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  1. #31
    MattKrull's Avatar
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    While I appreciate the recommendations for various replacement films, that never was the intention of this post. As it is, I enjoy both traditional and T-grain films. On my medium format (where I'm usually going for sharpness) I'm using Delta and like it. As mentioned, I'm looking to try some retro emulsions later, but not yet.

    In 35mm so far I've found myself more drawn to the traditional films (Plus-X for slow, HP5+ for fast), but that's only been scanned. As it is, while I stick to a single developer, I'm very "free loving" with film, and am happy to play with many films and select each roll based on the current project. The large supply of Plus-X gives me a nice 'baseline' film for when I just want to shoot and don't have a specific look going in. I could probably be happy with any one of a half dozen film stocks as my baseline.

    I like the recommendation of finding a baseline replacement before the current roll runs out. I may put in an order for 100' of ORWO over the winter. I'll also probably pick up a brick or roll of FP4 around the same time, since those seem the most similar.

    Back to the Chemistry-for-camera-nerds: I didn't realize different emulsions had different perm abilities. I only knew the silver content was a determining factor of development speed. So what advantages do less permeable emulsions have (since the industry seems to have moved that way)? Or rather, is there some negative side effect (such as shorter shelf life) that comes with more permeable emulsions?

  2. #32

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    Tmax100 is Lovely in 35mm!!

  3. #33
    Richard Sintchak (rich815)'s Avatar
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    Quote Originally Posted by NB23 View Post
    Tmax100 is Lovely in 35mm!!
    I believe "lovely" was one of the characteristics that Kodak was after when T-max 100 was first designed. :-)
    -----------------------

    "Well, my photos are actually much better than they look..."

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  4. #34

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    MattKrull, there are a multitude of factors in an emulsion affecting development times. There are factors affecting induction periods, diffusion characteristics, and development activity itself. These can all be influenced not only by gelatin thickness, hardness etc., but also the structure of the crystals (size, shape, flatness), the composition of the crystals (ratios of bromide, iodide etc.), adsorbed sensitization dyes, acutance dyes, and other emulsion additives.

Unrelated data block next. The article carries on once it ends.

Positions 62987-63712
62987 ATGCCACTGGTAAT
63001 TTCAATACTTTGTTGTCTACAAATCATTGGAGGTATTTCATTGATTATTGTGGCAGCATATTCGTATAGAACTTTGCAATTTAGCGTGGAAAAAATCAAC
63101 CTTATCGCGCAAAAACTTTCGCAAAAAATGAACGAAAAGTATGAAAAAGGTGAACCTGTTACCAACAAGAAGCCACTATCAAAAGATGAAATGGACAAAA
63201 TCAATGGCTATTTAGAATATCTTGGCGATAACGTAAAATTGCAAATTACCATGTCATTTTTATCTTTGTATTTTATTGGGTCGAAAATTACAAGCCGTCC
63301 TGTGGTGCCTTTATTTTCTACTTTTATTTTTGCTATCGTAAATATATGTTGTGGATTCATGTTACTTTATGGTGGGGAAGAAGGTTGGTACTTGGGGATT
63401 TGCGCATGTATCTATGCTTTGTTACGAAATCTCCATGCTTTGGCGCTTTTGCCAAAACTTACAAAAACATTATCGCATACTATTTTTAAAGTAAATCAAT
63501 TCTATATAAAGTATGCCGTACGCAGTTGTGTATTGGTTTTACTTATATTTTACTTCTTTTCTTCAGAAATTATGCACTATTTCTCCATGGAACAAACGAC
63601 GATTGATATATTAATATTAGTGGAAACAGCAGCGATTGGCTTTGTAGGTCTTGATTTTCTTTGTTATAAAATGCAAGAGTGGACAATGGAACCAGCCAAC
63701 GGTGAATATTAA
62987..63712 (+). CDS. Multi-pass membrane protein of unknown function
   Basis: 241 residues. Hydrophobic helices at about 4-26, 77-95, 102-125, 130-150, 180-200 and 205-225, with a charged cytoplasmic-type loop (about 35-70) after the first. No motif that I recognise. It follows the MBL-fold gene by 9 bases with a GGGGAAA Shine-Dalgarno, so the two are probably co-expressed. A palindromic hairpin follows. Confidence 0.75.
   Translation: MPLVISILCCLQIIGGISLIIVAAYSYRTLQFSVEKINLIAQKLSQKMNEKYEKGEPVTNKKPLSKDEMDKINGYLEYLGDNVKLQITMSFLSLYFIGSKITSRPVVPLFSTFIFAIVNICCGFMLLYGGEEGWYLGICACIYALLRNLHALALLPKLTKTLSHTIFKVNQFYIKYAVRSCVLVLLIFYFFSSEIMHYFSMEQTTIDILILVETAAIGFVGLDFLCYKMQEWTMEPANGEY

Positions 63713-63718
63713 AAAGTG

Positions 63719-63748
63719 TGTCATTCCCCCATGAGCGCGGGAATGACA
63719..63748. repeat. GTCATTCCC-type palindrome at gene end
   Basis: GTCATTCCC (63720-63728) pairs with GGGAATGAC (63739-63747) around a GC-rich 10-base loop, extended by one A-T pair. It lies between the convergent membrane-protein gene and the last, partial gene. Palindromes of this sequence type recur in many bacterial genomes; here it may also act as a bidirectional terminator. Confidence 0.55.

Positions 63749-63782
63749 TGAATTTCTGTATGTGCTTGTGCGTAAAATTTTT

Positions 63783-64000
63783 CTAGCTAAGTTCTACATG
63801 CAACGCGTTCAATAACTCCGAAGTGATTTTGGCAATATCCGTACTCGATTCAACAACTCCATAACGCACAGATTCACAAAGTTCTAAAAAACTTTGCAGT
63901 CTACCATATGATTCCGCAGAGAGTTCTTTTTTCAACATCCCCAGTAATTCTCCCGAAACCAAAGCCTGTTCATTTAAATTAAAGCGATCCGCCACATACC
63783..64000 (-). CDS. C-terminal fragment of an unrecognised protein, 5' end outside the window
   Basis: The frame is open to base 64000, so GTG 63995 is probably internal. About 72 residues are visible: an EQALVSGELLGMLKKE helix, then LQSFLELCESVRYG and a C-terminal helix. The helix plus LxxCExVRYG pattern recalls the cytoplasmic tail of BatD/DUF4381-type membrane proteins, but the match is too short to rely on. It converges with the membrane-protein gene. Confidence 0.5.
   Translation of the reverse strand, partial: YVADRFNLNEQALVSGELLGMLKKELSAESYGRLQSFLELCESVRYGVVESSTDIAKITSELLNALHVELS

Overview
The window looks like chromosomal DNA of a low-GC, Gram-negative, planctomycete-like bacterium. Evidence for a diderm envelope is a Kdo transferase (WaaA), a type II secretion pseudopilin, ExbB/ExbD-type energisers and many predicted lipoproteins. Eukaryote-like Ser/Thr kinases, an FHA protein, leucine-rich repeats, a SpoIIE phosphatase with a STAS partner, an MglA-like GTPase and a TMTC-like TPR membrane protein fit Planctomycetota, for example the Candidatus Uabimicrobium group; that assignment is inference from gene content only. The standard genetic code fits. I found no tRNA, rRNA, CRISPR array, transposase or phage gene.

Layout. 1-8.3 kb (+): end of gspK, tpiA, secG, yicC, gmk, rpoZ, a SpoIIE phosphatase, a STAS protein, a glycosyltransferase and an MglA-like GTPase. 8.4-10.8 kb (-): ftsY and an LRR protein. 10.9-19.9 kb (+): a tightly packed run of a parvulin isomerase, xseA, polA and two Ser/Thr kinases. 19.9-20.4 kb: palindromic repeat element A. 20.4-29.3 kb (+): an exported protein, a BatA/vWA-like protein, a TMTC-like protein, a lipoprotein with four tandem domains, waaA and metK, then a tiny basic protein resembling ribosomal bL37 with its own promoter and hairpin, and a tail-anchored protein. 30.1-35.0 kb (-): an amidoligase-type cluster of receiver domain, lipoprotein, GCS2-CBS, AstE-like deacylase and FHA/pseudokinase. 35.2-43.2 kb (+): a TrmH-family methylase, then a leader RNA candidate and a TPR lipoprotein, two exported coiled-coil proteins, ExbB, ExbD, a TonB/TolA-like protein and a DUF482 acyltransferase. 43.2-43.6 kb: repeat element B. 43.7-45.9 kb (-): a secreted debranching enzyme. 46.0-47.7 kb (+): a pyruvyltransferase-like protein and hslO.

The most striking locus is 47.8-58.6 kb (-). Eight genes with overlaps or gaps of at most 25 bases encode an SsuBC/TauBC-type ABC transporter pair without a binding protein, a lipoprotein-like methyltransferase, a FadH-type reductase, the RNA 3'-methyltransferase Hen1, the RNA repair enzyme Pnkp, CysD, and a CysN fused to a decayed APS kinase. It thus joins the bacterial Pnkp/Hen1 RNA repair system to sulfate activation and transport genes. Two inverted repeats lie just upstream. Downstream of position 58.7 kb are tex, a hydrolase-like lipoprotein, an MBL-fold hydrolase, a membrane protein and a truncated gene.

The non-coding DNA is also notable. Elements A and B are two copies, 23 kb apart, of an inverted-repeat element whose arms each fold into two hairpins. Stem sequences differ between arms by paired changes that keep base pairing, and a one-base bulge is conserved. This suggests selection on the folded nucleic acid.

5. #35
    MattKing's Avatar
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    Sort of on topic ....

    I've always wondered if Kodak or Ilford or ??? could devise different film formulations that would require exactly the same development time in a commonly used, standard developer.

    For example, change Tri-X, T-Max 100, and T-Max 400 so that they would require exactly the same development time in 20C X-Tol.

    I would think that this would be great for commercial labs.
    Matt

    “Photography is a complex and fluid medium, and its many factors are not applied in simple sequence. Rather, the process may be likened to the art of the juggler in keeping many balls in the air at one time!”

    Ansel Adams, from the introduction to The Negative - The New Ansel Adams Photography Series / Book 2

  6. #36

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    I would much rather the current situation wherein emulsions are optimized to yield specific characteristics by design, and deal with different developing times (which should be a virtually irrelevant issue to anyone interested in high quality output). Any effort to standardize inevitably involves compromising elsewhere (ie image structure, characteristic curve, etc.). Absolutely not worth it in my opinion.

  7. #37

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    Back in the 1940's, Kodak B&W films were processed pretty uniformly in D-76 at 68F for 17 minutes. (Yeah, that's a long time.)

  8. #38
    StoneNYC's Avatar
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    Quote Originally Posted by MattKrull View Post
    I have a few hundred feet of Plus-X 125 left. When that's done, I'll need to find a new 100/125 speed film. Thing is, I'm cheap and lazy, so I like developing in D-76 at 1:1. And Plus-X is fast (7 minutes at 1:1, 4.5 minutes at stock).

    When I look at my options, they take a lot longer to develop.

    Across 100, 10.5 minutes
    Delta 100, 11 minutes
    Fomapan 100, 10 minutes
    FP4 125, 9.5 minutes
    Kentmere 100, 11.5 minutes
    Rollei RPX100, 8 minutes
    Tmax 100, 9.5 miuntes

    Only the Rollei is in the same league as the Plus-X - and it is not cheap (almost twice the cost of HP5+)
    Okay, I'm not going to moan too much about adding 4 minutes to a process that, all told, takes me almost an hour (from loading the reels to hanging the negatives).

    But it raises the question, why do all the still-produced films take longer to develop than Plus-X? Was Plus-X simply a higher silver content? (I recall someone saying the reason Kentmere takes so long to develop was due to the lower silver content)
    FP4+ in HC-110(B) is 7 minutes... Closest in traditional emulsion to plus-x in speed (but I love FP4+ and personally dislike plus-x so depends if you like it. BUT point is, does that work for you? Fast times and cheap!


    Sent w/ iPhone using Tapatalk
    ~Stone | "...of course, that's just my opinion. I could be wrong." ~Dennis Miller

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